The fourth way is taken from the gradation to be found in things. Among beings there are some more and some less good, true, noble and the like. But “more” and “less” are predicated of different things, according as they resemble in their different ways something which is the maximum, as a thing is said to be hotter according as it more nearly resembles that which is hottest; so that there is something which is truest, something best, something noblest and, consequently, something which is uttermost being; for those things that are greatest in truth are greatest in being, as it is written in Metaph. ii. Now the maximum in any genus is the cause of all in that genus; as fire, which is the maximum heat, is the cause of all hot things. Therefore there must also be something which is to all beings the cause of their being, goodness, and every other perfection; and this we call God.

The fifth way is taken from the governance of the world. We see that things which lack intelligence, such as natural bodies, act for an end, and this is evident from their acting always, or nearly always, in the same way, so as to obtain the best result. Hence it is plain that not fortuitously, but designedly, do they achieve their end. Now whatever lacks intelligence cannot move towards an end, unless it be directed by some being endowed with knowledge and intelligence; as the arrow is shot to its mark by the archer. Therefore some intelligent being exists by whom all natural things are directed to their end; and this being we call God.” – “Summa Theologica”, I, 2, St. Thomas Aquinas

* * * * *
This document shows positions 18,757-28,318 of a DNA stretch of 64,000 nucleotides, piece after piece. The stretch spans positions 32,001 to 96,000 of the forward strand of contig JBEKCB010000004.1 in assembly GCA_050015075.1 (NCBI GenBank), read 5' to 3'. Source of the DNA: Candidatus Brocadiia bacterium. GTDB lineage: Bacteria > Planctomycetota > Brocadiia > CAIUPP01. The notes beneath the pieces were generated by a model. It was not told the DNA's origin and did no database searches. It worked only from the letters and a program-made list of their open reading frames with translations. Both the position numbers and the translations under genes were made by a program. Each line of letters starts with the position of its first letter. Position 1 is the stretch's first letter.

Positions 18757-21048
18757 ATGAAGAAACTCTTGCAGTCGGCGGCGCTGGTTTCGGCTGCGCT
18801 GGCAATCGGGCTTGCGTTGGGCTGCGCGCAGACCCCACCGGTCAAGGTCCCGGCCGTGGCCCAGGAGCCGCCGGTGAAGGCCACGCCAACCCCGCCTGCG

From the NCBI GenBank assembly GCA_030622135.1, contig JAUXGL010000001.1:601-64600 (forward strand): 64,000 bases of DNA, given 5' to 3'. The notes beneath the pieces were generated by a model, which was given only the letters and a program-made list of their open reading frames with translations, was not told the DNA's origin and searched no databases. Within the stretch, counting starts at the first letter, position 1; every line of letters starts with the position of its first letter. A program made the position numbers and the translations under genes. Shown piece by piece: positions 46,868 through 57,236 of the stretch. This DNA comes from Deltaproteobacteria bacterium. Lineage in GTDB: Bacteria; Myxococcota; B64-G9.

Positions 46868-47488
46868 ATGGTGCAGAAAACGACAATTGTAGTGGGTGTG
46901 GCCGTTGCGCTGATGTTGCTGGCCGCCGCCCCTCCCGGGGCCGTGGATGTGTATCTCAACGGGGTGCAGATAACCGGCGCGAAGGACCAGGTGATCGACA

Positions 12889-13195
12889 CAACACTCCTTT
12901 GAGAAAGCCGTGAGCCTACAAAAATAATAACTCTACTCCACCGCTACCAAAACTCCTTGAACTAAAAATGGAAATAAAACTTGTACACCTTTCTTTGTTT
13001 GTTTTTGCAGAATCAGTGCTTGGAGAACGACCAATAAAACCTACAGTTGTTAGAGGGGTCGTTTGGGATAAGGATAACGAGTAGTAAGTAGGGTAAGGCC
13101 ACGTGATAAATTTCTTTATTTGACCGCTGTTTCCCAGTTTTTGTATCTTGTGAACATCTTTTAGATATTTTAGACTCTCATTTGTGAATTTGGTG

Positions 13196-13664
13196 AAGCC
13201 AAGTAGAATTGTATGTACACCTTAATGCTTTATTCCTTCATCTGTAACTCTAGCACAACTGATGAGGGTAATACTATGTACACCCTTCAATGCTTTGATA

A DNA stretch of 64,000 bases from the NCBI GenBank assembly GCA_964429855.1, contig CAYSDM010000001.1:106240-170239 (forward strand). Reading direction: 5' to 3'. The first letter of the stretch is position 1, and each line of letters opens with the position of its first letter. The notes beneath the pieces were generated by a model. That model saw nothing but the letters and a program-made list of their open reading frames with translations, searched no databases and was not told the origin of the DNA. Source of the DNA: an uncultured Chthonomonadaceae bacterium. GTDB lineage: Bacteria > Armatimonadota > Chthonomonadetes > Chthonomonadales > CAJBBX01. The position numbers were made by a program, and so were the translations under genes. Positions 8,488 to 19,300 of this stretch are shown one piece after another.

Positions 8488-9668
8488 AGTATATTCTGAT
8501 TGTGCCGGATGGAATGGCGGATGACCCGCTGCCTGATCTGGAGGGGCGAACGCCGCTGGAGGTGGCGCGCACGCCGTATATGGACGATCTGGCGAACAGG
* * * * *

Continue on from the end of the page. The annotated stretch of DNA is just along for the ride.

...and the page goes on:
Aided with reason, it is possible to refute pantheism, animism, and polytheism for only the First Cause and the Prime Mover possesses all the perfections of Being: eternity, infinity, unity, and simplicity. As St. Paul states, the knowledge of the existence of the true God, ought to urge man towards worship and adoration, otherwise the human reason is “vain in [its] reasoning” and the human mind, “[is] darkened”.

Christianity, is the true religion, and Catholicism, possesses the fullness of its Truth; in fact, it is identical with the Church of Christ. The truth of the Christian religion is demonstrated by the evidence of history.